LaBrava is a watcher, walking the streets, mingling with the down and outers, memorializing them with his snap, snap, snapping. His training as a Secret Service agent serves him well, for he can blend in with the shabby street people and bond with nearly anyone, from the con man who uses a stolen wheelchair as his conveyance, to Jean Shaw, the aging movie star who becomes one of Joe’s love interests. The black and white images that LaBrava develops in his first floor hotel room along Ocean Drive are as quaintly old-fashioned and unembellished in technique, as the enduring classic black and white films that starred Jean Shaw.
In fact, when I taught LaBrava long ago, I was struck by its use of frequently recurring images of black and white. On nearly every page one of the words appears or some permutation of the image. As literature professors like to do, I pointed this out to my students and asked them what they made of it. We considered the obvious associations, the tension between white-hatted good guys and black-hatted bad guys. Another interpretation was that black and white photos and films were emblematic of an earlier era, a time more simple and minimalist than our current period of gaudy neon and flashy tropical hues and moral ambiguity. A resonance of a kind of nostalgia for a more genuine state of being.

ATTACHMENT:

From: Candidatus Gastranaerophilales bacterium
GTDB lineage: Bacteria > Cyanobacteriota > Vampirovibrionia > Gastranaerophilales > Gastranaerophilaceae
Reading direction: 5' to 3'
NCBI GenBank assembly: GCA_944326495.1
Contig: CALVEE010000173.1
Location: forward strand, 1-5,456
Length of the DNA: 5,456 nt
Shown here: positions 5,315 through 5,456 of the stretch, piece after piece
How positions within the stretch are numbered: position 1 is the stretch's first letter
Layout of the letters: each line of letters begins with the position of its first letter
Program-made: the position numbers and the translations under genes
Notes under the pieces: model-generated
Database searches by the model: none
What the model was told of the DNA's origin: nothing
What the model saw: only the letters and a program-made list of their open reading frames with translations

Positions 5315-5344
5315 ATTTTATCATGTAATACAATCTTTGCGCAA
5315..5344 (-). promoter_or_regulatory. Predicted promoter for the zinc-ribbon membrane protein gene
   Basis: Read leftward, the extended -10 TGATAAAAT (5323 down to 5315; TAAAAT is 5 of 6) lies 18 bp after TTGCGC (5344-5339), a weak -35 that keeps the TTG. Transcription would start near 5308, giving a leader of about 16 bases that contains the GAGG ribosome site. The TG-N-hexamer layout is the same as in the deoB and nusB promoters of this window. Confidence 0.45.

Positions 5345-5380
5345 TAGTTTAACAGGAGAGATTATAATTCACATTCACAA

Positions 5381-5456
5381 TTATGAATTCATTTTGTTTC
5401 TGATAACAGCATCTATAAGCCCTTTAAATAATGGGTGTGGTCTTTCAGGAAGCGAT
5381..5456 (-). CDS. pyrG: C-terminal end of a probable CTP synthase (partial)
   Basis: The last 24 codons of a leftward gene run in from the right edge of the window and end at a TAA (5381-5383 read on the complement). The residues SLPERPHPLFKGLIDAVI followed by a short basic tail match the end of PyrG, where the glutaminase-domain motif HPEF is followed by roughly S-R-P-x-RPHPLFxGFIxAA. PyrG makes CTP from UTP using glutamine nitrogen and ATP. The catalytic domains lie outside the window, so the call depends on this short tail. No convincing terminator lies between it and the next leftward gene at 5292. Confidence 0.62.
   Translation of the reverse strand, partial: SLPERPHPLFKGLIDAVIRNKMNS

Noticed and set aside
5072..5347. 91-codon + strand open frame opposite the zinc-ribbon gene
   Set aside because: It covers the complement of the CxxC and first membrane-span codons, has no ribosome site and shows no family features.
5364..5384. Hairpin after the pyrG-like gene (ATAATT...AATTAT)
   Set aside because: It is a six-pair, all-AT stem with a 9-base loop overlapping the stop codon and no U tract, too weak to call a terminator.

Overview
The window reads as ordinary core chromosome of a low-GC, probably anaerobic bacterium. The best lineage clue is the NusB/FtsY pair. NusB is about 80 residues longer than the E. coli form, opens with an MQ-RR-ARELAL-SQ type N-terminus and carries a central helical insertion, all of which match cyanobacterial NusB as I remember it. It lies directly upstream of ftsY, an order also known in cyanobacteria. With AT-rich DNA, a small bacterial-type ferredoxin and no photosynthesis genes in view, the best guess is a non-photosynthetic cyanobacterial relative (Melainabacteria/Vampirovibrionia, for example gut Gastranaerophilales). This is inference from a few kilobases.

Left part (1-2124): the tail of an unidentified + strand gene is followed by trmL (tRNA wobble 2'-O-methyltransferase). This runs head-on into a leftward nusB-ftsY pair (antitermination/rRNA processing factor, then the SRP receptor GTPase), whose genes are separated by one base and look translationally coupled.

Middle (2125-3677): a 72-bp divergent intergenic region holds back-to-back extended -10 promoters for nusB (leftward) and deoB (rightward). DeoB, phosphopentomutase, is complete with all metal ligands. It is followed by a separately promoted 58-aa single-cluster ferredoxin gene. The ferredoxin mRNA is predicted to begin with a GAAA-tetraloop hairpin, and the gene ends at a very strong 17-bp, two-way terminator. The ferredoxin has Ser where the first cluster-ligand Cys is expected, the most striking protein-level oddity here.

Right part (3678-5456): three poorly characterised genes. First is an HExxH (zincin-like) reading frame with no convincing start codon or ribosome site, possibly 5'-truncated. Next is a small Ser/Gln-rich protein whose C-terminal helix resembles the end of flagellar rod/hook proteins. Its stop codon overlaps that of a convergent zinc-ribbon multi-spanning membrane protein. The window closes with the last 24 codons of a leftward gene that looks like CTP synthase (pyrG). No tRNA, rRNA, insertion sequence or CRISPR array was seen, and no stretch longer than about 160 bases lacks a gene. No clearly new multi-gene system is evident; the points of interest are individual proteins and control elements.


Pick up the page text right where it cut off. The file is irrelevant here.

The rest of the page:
If Elmore Leonard has a favorite theme one contender has to be this comparison between the authentic and the artificial. Real heroes go up against false heroes. The laconic, modest cowboy who is forced to strap on his gun and outdraw the garish loudmouth armed with badass weaponry. Hemingway is one of Leonard’s models. He unabashedly admits this, and surely Leonard learned many lessons from Papa, from his elliptical prose to his spare but snappy dialogue.
And like Hemingway, Leonard is preoccupied with cool, which Hemingway knew as grace under pressure. For both writers one of the ultimate tests of value is authenticity, that no bullshit genuineness that defines Jake Barnes as well as Joe LaBrava. LaBrava (whose last name has a Hemingway echo that might as easily apply to a bull or a toreador) is a man who has protected Presidents, yet now in his new identity, he lives a modest, unassuming existence. A small apartment, cameras instead of guns, skilled at watchfulness. A man whose great gift is his very inconspicuousness.